Syndication means creating content once and having it automatically spread all over the place. The goal is to get maximum exposure for the minimum amount of work.
Web syndication refers to making web feeds available from one site in order to provide other people with a summary of the website's content that was added recently (for example, the latest forum posts or news). Web syndication can also be used to describe other types of licensing website content so that other websites can use it.
Syndication is advantageous to both the websites that provide information and the websites that display that information. For the website that receives the information, web syndication is a good way to add more depth and immediacy of information to its pages, which will make it more attractive to users. For the website that transmits the information, syndication drives exposure to numerous online platforms, which, in turn, generates new traffic for the transmitting site — making syndication a free and easy form of advertisement.
Newspapers commonly syndicate with popular columnists and comic strips. Radio stations commonly syndicate personalities and programs. You can also syndicate with website articles, blog posts, and Emails.
To illustrate this, if you have a blog, which you are updating on a regular basis, you can set it up so that the updates automatically appear on your Facebook and LinkedIn profiles, where everyone connected to you can click on the updates so that they can read more. If you syndicate to Twitter, a small note is sent to your followers so that they will be able to read what you have sent out.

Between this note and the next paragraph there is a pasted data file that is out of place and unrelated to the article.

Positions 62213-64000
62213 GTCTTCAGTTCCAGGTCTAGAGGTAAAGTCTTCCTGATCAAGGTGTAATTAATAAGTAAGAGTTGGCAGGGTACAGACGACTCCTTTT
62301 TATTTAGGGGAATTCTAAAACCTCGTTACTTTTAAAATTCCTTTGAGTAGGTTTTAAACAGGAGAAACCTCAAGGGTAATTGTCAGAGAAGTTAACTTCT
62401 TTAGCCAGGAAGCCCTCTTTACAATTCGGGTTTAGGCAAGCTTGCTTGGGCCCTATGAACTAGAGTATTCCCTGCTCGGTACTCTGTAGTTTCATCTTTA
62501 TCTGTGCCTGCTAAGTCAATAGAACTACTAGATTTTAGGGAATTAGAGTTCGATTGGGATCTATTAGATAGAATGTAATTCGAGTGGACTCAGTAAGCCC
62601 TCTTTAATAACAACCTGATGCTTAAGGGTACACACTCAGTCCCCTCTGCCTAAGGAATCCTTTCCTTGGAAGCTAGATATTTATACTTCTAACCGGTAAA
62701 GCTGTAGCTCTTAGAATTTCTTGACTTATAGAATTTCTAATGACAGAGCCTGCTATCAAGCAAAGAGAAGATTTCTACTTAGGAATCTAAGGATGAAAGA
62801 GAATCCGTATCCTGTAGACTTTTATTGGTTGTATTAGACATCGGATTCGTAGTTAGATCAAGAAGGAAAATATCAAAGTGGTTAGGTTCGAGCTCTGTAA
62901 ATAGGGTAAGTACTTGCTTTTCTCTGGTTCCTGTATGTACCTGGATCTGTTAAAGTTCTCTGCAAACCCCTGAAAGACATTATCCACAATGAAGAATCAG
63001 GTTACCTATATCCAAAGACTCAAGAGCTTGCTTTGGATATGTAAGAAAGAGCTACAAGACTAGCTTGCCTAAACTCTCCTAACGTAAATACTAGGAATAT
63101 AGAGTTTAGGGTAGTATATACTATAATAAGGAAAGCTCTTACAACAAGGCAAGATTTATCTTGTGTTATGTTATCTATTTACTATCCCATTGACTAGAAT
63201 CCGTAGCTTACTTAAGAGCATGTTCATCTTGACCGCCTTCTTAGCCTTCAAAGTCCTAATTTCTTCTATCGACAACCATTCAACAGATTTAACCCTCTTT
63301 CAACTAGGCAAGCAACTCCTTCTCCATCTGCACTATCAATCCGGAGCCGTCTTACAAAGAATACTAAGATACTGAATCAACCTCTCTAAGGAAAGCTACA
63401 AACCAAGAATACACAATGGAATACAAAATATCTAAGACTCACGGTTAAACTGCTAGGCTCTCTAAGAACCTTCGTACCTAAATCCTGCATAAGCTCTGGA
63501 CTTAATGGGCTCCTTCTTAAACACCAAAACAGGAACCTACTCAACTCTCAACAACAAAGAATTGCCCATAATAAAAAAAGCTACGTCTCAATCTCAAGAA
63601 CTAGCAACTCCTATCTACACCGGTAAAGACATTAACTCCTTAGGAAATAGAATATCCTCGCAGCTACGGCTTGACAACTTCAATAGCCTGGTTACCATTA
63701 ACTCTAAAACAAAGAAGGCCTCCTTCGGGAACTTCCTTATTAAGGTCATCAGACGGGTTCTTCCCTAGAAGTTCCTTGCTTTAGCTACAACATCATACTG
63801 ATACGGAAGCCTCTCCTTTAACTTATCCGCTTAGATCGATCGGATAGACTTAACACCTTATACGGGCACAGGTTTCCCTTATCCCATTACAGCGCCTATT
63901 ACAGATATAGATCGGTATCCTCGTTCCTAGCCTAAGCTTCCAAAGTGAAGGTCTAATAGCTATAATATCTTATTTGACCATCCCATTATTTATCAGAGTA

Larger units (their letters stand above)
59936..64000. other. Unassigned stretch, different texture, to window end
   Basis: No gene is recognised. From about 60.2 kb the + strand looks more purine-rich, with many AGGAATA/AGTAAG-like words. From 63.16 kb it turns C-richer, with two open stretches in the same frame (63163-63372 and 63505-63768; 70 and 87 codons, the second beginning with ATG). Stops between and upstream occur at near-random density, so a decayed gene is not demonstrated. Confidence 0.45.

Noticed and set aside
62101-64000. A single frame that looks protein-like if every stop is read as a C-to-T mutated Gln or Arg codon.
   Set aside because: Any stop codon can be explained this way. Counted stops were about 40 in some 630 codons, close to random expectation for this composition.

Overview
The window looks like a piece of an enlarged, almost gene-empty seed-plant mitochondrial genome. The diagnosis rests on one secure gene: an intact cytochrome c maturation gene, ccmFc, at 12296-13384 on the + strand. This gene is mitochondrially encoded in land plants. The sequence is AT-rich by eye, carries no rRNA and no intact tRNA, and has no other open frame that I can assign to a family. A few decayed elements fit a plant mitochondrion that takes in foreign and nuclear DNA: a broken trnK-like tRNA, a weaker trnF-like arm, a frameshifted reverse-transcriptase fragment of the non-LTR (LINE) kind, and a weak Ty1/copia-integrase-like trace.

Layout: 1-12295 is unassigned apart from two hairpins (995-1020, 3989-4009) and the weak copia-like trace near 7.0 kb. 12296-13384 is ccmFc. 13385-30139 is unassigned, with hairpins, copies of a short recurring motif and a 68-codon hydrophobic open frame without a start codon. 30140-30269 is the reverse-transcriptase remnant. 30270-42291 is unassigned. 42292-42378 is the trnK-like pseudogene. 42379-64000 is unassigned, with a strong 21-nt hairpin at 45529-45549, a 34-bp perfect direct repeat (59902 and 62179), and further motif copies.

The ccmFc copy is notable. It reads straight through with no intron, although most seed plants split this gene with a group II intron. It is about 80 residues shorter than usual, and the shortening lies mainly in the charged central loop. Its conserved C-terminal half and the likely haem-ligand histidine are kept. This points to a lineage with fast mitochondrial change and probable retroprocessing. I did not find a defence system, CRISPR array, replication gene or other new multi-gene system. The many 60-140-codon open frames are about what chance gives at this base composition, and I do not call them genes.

This is accomplished through applications that are available on the different websites of which you are a member.
EzineArticles (an article directory) and Aweber (an email manager) will ask you, when you’re about to publish something, if you have a Twitter login that you’d like to send a note to. Facebook also has a number of applications that you can use to do a number of things, including automatically pull your Tweets into your Facebook account and publish them on your wall.
Facebook can also publish your blog posts to your wall automatically. Take a look at http://www.facebook.com/apps for a full list of applications.